My madcap adventures in Germany during my year as a Fulbright Scholar.

25 April 2007

And she's back

Finally, after almost two weeks, my computer came home!

As written, I used my computer-less time to catch up on reading. So far I've totalled more than 2500 pages:

  • The Town and the City by Jack Kerouac

  • Shirley by Charlotte Brontë

  • Silas Marner by George Eliot

  • The Curious Incident of the Dog in the Night-time by Mark Haddon

  • Tent by Margaret Atwood

  • Hudson River Bracketed by Edith Wharton

  • The Gods Arrive ditto

Plus more than half of A Journal of the Plague Year (Defoe).

It was lovely to take time off and just read.


For the most part the books I read were very good. The Mark Haddon had a unique narrative voice and was a fun read, but I don't quite understand why reviewers swoon over it. It's not that good; it certainly can't hold a candle to the rest of that list.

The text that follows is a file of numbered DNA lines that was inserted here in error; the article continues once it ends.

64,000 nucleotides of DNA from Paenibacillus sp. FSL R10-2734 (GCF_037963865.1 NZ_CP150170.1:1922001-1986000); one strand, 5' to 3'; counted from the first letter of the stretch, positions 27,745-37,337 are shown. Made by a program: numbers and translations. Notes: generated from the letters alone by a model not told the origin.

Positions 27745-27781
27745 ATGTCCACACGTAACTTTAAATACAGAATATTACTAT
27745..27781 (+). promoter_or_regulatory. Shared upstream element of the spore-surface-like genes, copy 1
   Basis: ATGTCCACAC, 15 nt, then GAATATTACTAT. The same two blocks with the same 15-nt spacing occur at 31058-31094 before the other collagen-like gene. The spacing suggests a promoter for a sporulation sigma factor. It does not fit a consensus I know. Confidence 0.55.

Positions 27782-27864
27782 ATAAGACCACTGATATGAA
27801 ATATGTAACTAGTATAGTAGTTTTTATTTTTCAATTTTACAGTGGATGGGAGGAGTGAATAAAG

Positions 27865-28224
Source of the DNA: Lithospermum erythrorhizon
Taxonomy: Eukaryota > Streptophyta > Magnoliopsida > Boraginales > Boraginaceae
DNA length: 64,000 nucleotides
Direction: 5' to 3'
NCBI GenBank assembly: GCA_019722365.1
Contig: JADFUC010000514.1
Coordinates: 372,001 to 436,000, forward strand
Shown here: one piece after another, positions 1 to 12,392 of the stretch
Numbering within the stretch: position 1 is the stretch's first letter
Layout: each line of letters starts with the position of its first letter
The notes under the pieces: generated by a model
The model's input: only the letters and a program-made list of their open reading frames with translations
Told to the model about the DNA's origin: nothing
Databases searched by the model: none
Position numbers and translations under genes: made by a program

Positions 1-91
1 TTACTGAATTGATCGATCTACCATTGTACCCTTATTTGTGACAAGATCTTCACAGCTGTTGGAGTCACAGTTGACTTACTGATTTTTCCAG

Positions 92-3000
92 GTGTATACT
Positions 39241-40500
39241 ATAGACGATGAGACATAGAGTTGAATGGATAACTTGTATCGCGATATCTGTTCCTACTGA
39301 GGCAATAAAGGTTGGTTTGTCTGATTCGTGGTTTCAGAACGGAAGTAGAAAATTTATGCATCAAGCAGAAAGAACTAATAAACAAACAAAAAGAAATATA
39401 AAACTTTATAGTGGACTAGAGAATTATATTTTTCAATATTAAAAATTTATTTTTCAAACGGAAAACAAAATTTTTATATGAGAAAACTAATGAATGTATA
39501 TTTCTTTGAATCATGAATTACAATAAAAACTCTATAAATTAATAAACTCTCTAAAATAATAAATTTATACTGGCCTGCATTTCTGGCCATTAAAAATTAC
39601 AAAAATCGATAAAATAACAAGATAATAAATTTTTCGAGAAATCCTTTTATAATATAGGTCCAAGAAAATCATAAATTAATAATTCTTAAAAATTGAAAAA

But, man, Defoe is dull! He's describing death on a large scale, mass graves, and ox carts rolling through the streets of London, full of corpses ("Bring out your dead! Bring out your dead!), and yet it's still an insufferable, dull, rambling, moralizing mess... And it made me praise God for standardized spelling, which is odd, given that I don't believe in God.

But the god who gave us standardized spelling is a merciful god indeed.

I'm hoping to maintain the reading streak for a little while longer; I still have a pile of books from the library, waiting to be read. I might skip the Moll Flanders, because I will claw out my eyeballs if it's as dull as the other Defoe. At the very least I will seek out an edition with updated spelling and capitalization. I just don't see the pointe of suffering thru uneven Speling and capitalized Nouns any longer.

I'll be posting a bit more about what I've been up to lately when I can. I'm going out of town for the weekend, though, so you'll probably have to count on another hiatus. Sorry.

2 Comments:

Anonymous Tante P@ said...

Hurray! Your readers are thrilled! we missed you!

1:20 AM

 
Anonymous Anonymous said...

Did you ike Silas Marner?
I never read it until I was teaching English when I was about your age. I remember loving it, just being shocked at how much I enjoyed it. A year or two later I recall feeling the same way about Great Expectations, another book I had avoided until I started teaching it.

3:15 AM

 

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